Like I could say things about Flash was bad. I would say, still, say for advertisement side, Flash was one of the better things to ever happen because they were quick, easy to assess, easy to create - it was perfect for advertisements. It was bad in almost every other way, but it was perfect for advertising. And now if you are in a situation where we have all of these HTML five banners, a lot goes on the creative sites. And it's not only about how well somebody can do, really nice animation or what the visual looks like, but it goes down to the technical aspects of the actual banner and how it's performing. And only when you succeed in that you can move on to how well it's converting, are you targeting to the correct audience, and move around that.
So if you see that their conversions are not up, there's always the question - do you just have bad creatives or are you getting it wrong or your message is wrong. And that's, I think a lot of times, it's a real niche, like a specter of things. And even though I also run the analytical team, I'm still not 100% on board with moving to the almost totally conversion based marketing method that everybody's striving for because I believe in the better days of marketing of brand values and how brands show themselves and all of these branding campaigns. Even if you cannot easily calculate how much it brings back to the company, I still think in the longer run, having a solid, good branding campaign now and then really helps, raise the, brand value or whatever scopes you have behind the brand.
M7: That’s pretty interesting. Talking about advertising, what are some of the new advertising formats that are trending today and how do you use these trends in your advertisements for your clients at Ekspress Meedia?
IK: One example was with the other person, who redirected you to me is that we're always looking for partners like these. I would say one thing about their platform is that they're evolving something that’s like between flash and HTML, where the creatives themselves are technically advanced. That means there are lightweight, and they also have a wide gallery of formats that basically helps us. Because again, if we would develop a lot of these things on our site, we would have to do it in HTML, which just means that all of these libraries and everything else we add into the creative has nothing to do with the end clients. Then, in that case, we need partners to help us create these creatives as fast as possible.
And, all of these platforms that help us accomplish this, I would say, is helpful for us, but from our side, as you know, a lot of publishers are slowly moving into more of on the social side while still trying to be more focused on editorial choosing. And then, we're in this transition, where we are trying to understand what social items we should take in. One of the latest improvements that we did was that we started implementing Instagram-style stories. Now when you come to our portal, you have the same, rounded, buttons. And when somebody doesn't - you know we're targeting a younger audience - who might not want to read, in-depth analyses of, some article or, something like that, then they can just open these stories, and just click through.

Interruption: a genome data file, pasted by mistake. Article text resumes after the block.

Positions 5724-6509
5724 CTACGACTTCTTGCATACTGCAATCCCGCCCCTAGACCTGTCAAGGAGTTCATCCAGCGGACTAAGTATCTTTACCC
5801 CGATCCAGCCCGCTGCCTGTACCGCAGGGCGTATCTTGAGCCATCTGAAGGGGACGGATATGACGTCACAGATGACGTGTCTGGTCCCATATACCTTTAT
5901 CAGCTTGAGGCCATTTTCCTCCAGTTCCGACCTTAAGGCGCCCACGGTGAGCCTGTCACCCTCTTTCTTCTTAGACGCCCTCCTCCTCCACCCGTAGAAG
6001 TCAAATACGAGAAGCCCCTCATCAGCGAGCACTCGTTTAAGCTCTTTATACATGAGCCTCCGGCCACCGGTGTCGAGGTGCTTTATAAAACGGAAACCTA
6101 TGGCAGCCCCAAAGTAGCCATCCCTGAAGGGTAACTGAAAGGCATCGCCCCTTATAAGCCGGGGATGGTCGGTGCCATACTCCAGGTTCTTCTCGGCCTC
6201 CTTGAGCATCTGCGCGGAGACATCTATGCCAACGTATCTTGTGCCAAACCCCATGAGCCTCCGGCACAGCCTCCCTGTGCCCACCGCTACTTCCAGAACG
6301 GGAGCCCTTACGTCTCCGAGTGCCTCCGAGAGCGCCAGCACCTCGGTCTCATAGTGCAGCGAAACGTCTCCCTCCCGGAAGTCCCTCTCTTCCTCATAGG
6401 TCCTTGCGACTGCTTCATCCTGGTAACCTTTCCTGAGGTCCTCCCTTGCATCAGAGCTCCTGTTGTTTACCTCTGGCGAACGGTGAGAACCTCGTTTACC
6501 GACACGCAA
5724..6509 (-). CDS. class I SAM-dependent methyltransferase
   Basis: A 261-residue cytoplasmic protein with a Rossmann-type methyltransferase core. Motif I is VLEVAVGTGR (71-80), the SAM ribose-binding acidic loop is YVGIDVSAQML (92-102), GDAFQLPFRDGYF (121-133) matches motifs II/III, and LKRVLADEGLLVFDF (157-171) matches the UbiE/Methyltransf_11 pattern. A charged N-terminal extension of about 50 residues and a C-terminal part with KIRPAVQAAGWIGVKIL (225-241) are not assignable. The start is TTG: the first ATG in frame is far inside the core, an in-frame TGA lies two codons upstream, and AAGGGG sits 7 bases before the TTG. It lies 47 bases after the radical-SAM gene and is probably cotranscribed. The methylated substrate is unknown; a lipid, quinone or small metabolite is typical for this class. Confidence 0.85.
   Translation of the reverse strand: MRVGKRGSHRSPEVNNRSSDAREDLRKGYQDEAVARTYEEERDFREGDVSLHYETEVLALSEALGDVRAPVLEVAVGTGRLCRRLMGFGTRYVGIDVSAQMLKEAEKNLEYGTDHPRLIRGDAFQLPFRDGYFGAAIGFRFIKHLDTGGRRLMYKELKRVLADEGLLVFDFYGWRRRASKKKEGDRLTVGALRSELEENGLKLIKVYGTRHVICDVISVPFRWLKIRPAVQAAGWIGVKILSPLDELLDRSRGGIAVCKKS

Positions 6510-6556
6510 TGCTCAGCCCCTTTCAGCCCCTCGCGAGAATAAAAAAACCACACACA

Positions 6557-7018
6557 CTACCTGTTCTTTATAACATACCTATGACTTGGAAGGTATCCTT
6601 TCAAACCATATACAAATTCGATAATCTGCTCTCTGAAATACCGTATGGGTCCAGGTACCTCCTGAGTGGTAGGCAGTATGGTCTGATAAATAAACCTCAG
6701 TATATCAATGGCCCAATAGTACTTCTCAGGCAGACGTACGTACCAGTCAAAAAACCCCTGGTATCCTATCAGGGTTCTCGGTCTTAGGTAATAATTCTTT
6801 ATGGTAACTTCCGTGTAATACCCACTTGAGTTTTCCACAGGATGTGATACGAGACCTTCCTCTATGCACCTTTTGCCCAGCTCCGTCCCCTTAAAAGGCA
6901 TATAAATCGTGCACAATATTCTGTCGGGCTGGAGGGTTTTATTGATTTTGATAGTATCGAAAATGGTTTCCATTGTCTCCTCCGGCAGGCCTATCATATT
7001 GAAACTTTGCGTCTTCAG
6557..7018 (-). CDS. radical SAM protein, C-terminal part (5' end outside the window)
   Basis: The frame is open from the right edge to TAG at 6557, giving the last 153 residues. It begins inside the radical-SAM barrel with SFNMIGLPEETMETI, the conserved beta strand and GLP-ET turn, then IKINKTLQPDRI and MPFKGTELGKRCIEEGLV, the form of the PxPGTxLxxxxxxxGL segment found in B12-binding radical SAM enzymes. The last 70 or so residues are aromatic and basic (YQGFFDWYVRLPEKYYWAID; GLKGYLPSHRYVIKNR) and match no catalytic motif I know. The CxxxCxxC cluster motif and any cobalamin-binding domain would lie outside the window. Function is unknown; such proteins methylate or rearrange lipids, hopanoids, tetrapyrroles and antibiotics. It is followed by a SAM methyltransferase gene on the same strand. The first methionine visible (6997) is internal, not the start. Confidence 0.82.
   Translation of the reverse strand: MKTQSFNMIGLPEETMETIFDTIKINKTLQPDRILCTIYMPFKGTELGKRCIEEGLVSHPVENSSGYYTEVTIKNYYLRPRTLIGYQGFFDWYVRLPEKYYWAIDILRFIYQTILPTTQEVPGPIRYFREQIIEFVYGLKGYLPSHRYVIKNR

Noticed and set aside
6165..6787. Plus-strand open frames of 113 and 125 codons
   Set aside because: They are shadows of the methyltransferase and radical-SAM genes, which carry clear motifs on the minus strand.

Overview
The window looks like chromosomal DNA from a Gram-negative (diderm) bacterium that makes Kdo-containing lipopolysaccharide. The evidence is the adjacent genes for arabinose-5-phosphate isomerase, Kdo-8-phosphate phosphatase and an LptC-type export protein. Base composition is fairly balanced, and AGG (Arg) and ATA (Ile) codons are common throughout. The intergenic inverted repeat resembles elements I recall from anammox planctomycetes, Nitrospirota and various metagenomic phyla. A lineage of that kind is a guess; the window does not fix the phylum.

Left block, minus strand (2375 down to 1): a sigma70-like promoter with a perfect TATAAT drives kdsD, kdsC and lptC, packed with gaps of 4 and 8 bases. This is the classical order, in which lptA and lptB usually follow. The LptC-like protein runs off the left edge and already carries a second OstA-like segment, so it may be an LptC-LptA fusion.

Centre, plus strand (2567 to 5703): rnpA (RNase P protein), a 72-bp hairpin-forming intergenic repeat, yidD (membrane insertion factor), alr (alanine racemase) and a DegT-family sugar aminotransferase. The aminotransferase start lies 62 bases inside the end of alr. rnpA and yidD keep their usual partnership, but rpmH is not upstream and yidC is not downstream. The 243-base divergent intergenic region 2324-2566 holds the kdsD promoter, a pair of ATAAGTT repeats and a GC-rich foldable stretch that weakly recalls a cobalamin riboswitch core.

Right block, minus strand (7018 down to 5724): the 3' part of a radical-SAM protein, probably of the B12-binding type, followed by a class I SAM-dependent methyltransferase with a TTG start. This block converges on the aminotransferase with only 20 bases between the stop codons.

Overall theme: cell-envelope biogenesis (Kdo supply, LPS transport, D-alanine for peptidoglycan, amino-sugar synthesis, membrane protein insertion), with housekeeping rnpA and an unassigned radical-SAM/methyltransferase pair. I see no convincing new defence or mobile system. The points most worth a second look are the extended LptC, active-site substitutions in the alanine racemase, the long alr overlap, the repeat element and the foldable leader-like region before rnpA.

They would and they should understand what the talking points are for the day. They, of course, don't know in-depth, but, they at least know what the talking points of the day are, at least in our country or on a wider scope. We're looking into a lot of these things and also the question - is it like an advertisement. But I still think it's somewhat of an advertisement because it is showing our articles in a new light. Earlier, all new sites would always look the same. They have an image and they have some text and some items on the image, but I think it's putting the more creative side into an actual article. We're presenting an article in a new way.
M7: It's almost like repurposing content to be more appealing to the audience. Last year we had the COVID-19 pandemic with significant influences on the advertising industry. What are some of the changes that have taken place because of the pandemic in the industry and how do you see this evolve into the future?